Various Artists

Darker Blues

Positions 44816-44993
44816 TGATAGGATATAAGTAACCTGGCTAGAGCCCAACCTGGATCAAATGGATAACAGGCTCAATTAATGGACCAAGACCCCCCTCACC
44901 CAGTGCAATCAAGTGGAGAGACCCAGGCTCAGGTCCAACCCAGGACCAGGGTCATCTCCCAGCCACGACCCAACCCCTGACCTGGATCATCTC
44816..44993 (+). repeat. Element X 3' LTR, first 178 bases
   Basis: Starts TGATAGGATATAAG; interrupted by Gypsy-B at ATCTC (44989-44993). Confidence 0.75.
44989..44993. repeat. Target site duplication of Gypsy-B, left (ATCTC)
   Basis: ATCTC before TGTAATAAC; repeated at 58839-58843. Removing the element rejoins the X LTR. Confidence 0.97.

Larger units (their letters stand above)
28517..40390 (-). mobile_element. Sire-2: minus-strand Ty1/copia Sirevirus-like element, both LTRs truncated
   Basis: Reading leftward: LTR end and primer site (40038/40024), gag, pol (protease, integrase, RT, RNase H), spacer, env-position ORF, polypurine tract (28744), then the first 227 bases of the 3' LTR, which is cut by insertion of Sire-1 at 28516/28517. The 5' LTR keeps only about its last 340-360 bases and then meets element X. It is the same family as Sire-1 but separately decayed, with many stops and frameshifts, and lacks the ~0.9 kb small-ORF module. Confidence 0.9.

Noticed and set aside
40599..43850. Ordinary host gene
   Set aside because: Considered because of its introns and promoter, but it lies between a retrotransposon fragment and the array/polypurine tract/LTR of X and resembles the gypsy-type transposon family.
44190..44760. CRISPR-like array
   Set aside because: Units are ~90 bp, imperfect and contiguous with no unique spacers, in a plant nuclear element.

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Fat Possum is easily the most important blues label to emerge in American since the 1960s. It has no concern whatsoever for being a museum piece documenting the latter day Delta Bluesmen and their music, so much as it is an ongoing, shambolically run business concern that is interested in getting the music of these men out so others can hear it, and hopefully get their artists paid. For all the stuff written about the music coming out of juke joints and country house rent parties, this stuff is alive, full of pathos, danger, and dark sexy fun. For fans of the apocalypse era Delta blues, Darker Blues as an artifact is essential as a collection of music, and as cultural lore. Darker Blues is a Fat Possum coffee table book, of all things. It is loaded with photographs, including many close-ups of the label's stable artists with accompanying text in their own unedited words. In these men's faces you can see the true harshness of the last century revealed without flinching or politeness. In these pictures you can see a kind of acceptance about life that most of us can't fathom -- let alone acknowledge or assent to. They're all here, from the late, great Junior Kimbrough to R.L. Burnside and CeDell Davis, to T-Model Ford, Elmo Williams, Hezekiah Early, and Asie Payton. Fat Possum's younger generation, including Paul "Wine" Jones, Kenny Brown, Johnny Farmer, and hoodoo acoustic bluesman Robert Belfour are also present, as well as some of the outer limits artists it has signed, like Bob Log III and 20 Miles. As for the music, there are two CDs included. The first is an overview of the label and its stable, and includes not only music by the aforementioned artists (including some vintage recordings between Junior and Charlie Feathers, Mississippi Fred McDowell from 1967, and Robert Pete Williams from 1970). Disc Two features seven new tracks by R.L. Burnside in a variety of settings, from full-on band hell-raising to solo acoustic, and virtually everything in between (Including one track with DJ Mike E. Clark scratching through R.L) the already raucous mix. Big Legal Mess put this baby out, and it remains the coolest book of its kind. Southern badass author Barry Hannah writes a killer essay to kick it off and place this music, its view, and its place in a cultural perspective that is fresh and completely free of white boy guilt. Darker Blues is something to reckon with.

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